It’s important to remember that the United States was a slave state for over 200 years – and an apartheid state, after the abolition of slavery, for another century. All the while, in parts of the country, all black votes were, by definition, illegal, and the Conservatives worked hard to make sure that continues. It has only been a non-racial democracy for 55 years. And this short reign is now at stake.
In 2013, just a year after the turnout of black voters first surpassed that of white voters, the Supreme Court overturned the Voting Rights Act, which provided certain legal protections for black voters in places where they had once been excluded.
The late John Lewis’ home state of Georgia quickly set to work to thwart the black vote with more subtle weapons than the tear gas and pool clubs used in Selma, Alabama in 1965. L State reduced the number of polling stations by nearly 10%, purged tens of thousands of voters registered on the lists simply because they had not voted for some time, and suspended the registrations of 50 000 other people – mostly blacks – for such minor differences as the omission of a hyphen in their name. These long lines that we witnessed around the election were not just voter enthusiasm, but voter repression as well.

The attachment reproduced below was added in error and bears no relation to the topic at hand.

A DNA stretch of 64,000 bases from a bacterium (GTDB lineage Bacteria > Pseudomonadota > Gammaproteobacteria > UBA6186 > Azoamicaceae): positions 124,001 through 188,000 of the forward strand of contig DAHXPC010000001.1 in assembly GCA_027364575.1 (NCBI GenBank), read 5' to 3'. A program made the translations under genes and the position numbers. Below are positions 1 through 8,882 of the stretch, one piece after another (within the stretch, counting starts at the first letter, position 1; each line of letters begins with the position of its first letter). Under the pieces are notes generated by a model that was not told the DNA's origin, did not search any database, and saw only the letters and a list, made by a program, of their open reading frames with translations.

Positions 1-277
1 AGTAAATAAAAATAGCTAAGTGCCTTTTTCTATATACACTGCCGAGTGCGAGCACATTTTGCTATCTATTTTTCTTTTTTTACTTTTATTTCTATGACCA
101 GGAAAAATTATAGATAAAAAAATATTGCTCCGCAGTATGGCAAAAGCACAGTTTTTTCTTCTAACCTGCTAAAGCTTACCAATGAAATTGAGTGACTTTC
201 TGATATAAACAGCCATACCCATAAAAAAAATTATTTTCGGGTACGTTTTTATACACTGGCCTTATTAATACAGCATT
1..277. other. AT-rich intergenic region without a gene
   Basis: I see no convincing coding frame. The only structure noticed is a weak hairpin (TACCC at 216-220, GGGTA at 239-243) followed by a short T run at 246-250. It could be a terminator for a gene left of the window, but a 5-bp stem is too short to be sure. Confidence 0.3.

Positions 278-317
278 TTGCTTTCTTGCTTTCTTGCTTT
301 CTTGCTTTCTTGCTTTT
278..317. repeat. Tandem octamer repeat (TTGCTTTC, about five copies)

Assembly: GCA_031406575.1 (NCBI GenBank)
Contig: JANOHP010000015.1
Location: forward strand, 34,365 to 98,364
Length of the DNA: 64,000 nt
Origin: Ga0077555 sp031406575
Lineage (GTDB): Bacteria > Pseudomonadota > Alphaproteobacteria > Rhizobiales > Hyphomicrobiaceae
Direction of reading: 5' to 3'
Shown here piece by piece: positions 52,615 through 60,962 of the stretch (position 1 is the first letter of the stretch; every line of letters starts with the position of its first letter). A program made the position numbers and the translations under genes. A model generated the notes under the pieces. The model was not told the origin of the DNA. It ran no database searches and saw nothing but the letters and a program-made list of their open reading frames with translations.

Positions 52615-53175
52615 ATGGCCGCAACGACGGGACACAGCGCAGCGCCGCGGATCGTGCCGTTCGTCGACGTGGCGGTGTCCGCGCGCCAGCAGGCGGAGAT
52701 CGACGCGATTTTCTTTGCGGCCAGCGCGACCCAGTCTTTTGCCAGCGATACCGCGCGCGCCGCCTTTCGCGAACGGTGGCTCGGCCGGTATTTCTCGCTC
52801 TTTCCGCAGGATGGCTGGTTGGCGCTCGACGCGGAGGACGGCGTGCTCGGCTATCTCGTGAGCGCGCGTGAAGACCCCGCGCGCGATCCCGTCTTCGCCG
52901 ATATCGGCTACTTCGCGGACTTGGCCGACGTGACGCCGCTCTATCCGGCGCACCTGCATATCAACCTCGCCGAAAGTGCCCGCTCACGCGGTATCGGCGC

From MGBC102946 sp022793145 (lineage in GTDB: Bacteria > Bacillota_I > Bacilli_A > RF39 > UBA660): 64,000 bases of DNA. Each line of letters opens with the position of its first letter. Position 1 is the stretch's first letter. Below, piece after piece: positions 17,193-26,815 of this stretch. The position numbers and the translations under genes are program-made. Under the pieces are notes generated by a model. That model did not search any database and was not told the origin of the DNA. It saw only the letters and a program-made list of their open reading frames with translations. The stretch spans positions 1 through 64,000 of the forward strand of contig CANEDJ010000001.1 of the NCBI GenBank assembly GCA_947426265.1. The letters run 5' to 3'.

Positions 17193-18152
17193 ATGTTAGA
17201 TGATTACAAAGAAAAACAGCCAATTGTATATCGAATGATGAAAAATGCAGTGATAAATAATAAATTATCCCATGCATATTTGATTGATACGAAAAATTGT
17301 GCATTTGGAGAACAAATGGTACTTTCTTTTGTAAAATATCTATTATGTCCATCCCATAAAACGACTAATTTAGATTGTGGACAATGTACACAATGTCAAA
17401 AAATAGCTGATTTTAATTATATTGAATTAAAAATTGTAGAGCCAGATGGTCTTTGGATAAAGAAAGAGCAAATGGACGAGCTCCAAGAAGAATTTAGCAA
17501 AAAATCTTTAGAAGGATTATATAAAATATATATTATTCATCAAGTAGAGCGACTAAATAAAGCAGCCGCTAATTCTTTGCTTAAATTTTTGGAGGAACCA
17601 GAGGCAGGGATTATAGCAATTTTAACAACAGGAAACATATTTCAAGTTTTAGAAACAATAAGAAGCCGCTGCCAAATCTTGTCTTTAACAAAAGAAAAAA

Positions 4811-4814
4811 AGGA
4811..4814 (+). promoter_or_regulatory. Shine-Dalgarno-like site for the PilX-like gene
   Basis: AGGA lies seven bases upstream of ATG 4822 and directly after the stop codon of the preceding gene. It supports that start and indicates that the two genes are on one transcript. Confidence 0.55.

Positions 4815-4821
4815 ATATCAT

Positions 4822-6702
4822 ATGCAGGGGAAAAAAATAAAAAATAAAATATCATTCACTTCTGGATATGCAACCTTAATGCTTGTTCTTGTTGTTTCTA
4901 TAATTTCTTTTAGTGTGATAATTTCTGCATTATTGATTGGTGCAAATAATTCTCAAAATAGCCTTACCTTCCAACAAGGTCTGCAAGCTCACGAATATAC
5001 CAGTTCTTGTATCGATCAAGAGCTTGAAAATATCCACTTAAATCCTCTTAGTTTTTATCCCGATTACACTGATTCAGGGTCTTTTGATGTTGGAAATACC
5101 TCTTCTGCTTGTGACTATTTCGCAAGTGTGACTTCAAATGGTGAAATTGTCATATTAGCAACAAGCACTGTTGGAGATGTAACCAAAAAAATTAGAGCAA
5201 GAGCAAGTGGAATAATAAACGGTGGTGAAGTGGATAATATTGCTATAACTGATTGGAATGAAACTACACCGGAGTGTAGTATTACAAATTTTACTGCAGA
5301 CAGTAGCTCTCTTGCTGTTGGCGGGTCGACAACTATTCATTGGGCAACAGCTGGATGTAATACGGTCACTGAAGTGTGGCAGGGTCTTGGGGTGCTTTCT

The problem is, as whites become a minority in the United States, efforts to strip non-white voters of their voting rights necessarily become increasingly crass and desperate, but cannot be guaranteed to produce results. The sums just don’t match Republicans.